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Testing a bad idea

What lies in store for a person tested HIV positive? One has a niggling feeling that he or she will be at the receiving end of societal prejudices.

india Updated: Dec 22, 2006 00:26 IST

Measuring the socio-economic burden of any disease on an economy is devilishly difficult. The National Council of Applied Economic Research (NCAER) has done just that. In its study of how the HIV virus affects the Indian economy, the Council has projected that household incomes could fall by at least 10 per cent, going by current disease prevalence levels. It also stated that unemployment among the HIV-infected increased between the time they were tested positive and were surveyed from 3.7 per cent to almost 10 per cent. In this rather gloomy scenario, it is heartening to see that industry and policy groups are engaged in scientifically mapping the impact of Aids and HIV and developing prevention-care-treatment schemes to tackle the disease where taboos and social ostracisation add to the woes of the infected.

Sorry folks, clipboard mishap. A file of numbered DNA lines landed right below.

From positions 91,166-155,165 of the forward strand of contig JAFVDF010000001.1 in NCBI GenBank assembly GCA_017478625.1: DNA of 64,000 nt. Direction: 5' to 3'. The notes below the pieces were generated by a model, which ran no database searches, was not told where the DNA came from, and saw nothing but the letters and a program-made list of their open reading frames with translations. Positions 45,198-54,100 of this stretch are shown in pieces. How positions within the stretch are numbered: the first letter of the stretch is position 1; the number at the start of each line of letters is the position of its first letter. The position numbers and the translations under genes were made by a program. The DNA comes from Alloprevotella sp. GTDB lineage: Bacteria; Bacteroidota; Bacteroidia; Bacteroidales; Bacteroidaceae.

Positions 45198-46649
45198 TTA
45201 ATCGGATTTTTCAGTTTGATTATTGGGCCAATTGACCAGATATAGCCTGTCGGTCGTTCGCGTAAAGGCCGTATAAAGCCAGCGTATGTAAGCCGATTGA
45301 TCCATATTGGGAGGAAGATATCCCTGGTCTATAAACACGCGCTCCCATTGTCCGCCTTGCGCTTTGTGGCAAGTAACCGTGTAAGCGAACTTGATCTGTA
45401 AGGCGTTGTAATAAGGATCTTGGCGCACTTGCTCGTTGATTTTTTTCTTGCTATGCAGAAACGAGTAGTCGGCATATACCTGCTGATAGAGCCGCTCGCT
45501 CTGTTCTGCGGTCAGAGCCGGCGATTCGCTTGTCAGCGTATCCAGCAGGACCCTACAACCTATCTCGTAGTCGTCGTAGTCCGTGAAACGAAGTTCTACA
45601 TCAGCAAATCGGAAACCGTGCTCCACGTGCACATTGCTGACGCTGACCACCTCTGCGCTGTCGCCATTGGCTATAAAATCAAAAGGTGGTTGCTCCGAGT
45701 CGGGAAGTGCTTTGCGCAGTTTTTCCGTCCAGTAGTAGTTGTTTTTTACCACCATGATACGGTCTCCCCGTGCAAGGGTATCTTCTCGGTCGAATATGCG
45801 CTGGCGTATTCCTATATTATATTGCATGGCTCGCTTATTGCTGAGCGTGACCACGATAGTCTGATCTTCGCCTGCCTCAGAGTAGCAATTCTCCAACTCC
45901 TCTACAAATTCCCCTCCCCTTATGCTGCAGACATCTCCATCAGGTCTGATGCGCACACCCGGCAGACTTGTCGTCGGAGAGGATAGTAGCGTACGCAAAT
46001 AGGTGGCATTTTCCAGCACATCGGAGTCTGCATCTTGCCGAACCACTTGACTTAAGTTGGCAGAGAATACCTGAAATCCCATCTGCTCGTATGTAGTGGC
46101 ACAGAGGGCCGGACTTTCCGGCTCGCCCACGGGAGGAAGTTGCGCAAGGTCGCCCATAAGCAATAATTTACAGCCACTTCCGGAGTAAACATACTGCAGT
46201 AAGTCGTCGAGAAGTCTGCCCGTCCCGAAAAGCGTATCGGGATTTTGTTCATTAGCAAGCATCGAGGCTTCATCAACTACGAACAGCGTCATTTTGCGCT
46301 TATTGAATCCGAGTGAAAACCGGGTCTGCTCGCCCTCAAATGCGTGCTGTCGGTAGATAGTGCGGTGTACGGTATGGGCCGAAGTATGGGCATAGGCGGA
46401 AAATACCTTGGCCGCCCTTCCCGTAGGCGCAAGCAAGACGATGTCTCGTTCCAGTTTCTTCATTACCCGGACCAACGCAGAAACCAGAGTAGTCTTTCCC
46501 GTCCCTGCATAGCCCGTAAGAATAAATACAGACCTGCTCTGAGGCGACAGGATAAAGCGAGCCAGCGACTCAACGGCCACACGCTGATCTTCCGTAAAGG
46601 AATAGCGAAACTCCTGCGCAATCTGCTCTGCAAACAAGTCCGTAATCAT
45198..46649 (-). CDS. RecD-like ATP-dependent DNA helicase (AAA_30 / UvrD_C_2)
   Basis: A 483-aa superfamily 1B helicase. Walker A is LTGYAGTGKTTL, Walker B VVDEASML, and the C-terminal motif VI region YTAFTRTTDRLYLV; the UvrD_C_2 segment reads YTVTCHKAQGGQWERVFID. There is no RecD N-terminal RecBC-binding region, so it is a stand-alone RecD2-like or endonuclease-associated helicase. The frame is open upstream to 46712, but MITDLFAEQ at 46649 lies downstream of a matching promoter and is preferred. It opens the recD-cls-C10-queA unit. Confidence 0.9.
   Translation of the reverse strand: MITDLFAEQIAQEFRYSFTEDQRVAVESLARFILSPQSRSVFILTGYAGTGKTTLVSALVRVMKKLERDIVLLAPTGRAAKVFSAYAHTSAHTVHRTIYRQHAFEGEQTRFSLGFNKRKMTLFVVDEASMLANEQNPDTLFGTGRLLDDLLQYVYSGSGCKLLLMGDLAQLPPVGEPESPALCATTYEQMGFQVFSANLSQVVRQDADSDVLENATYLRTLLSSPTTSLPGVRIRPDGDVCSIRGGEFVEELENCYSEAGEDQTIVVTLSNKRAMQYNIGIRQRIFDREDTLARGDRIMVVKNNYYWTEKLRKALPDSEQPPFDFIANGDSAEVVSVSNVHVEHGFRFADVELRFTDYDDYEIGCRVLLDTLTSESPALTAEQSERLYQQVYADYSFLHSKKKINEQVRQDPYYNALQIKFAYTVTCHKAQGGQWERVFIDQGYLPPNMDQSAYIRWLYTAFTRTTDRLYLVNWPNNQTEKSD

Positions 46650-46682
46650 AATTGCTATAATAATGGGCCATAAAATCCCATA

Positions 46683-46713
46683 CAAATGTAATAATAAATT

With this as a backdrop, the Andhra Pradesh government’s announcement of its plans to introduce a pre-nuptial HIV test is jarring. More than anything else, it shows up panic and insensitivity at the governmental level. Many questions have been left unanswered. For instance, will the State soon decide whether couples should receive a ‘fit-to-marry’ certificate based on the HIV test? The proposal’s alleged purpose — to prevent the virus from being passed on to babies — does not add up to anything. For one, treatment already exists to minimise the risk of a foetus being infected by the HIV virus from a carrier mother. For another, people will be willing to take the test only if they are convinced about subsequent benefits.

What lies in store for a person tested HIV positive? One has a niggling feeling that he or she will be at the receiving end of societal prejudices. The state’s Health Minister, K Rosiah’s view that a pre-marriage HIV test will be a “compulsory tough measure” since “condoms are not very popular” should make the Centre and funding bodies sit up. If state health ministers can indirectly give their thumbs down to the necessity of protected sex, what chance does Aids awareness programmes have with the general public?